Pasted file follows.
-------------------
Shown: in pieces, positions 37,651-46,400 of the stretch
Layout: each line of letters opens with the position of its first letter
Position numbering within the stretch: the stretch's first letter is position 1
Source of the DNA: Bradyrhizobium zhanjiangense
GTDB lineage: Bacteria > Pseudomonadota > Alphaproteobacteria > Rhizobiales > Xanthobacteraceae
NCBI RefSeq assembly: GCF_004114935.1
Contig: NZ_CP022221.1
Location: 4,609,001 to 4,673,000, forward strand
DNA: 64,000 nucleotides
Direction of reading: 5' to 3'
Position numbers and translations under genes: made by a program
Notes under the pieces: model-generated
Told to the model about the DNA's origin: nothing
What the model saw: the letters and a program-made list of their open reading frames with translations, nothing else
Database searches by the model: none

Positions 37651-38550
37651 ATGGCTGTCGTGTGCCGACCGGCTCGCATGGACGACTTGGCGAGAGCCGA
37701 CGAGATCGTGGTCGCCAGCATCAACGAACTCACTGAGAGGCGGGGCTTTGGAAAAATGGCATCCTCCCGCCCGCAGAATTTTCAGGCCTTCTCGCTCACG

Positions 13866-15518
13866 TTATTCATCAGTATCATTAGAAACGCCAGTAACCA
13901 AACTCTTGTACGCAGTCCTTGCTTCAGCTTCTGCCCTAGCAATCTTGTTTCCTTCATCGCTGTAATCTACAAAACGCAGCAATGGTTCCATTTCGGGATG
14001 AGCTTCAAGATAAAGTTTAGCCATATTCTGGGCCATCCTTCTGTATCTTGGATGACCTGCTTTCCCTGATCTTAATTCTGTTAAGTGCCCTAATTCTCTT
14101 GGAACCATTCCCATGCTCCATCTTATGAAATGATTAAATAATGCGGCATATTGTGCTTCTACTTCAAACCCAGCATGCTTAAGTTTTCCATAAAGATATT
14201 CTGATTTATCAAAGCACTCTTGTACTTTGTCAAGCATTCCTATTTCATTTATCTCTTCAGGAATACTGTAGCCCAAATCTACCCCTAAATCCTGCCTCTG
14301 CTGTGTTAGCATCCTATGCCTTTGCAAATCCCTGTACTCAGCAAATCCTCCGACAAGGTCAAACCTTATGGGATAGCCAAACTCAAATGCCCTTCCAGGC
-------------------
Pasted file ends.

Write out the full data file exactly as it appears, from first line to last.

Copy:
Shown: in pieces, positions 37,651-46,400 of the stretch
Layout: each line of letters opens with the position of its first letter
Position numbering within the stretch: the stretch's first letter is position 1
Source of the DNA: Bradyrhizobium zhanjiangense
GTDB lineage: Bacteria > Pseudomonadota > Alphaproteobacteria > Rhizobiales > Xanthobacteraceae
NCBI RefSeq assembly: GCF_004114935.1
Contig: NZ_CP022221.1
Location: 4,609,001 to 4,673,000, forward strand
DNA: 64,000 nucleotides
Direction of reading: 5' to 3'
Position numbers and translations under genes: made by a program
Notes under the pieces: model-generated
Told to the model about the DNA's origin: nothing
What the model saw: the letters and a program-made list of their open reading frames with translations, nothing else
Database searches by the model: none

Positions 37651-38550
37651 ATGGCTGTCGTGTGCCGACCGGCTCGCATGGACGACTTGGCGAGAGCCGA
37701 CGAGATCGTGGTCGCCAGCATCAACGAACTCACTGAGAGGCGGGGCTTTGGAAAAATGGCATCCTCCCGCCCGCAGAATTTTCAGGCCTTCTCGCTCACG

Positions 13866-15518
13866 TTATTCATCAGTATCATTAGAAACGCCAGTAACCA
13901 AACTCTTGTACGCAGTCCTTGCTTCAGCTTCTGCCCTAGCAATCTTGTTTCCTTCATCGCTGTAATCTACAAAACGCAGCAATGGTTCCATTTCGGGATG
14001 AGCTTCAAGATAAAGTTTAGCCATATTCTGGGCCATCCTTCTGTATCTTGGATGACCTGCTTTCCCTGATCTTAATTCTGTTAAGTGCCCTAATTCTCTT
14101 GGAACCATTCCCATGCTCCATCTTATGAAATGATTAAATAATGCGGCATATTGTGCTTCTACTTCAAACCCAGCATGCTTAAGTTTTCCATAAAGATATT
14201 CTGATTTATCAAAGCACTCTTGTACTTTGTCAAGCATTCCTATTTCATTTATCTCTTCAGGAATACTGTAGCCCAAATCTACCCCTAAATCCTGCCTCTG
14301 CTGTGTTAGCATCCTATGCCTTTGCAAATCCCTGTACTCAGCAAATCCTCCGACAAGGTCAAACCTTATGGGATAGCCAAACTCAAATGCCCTTCCAGGC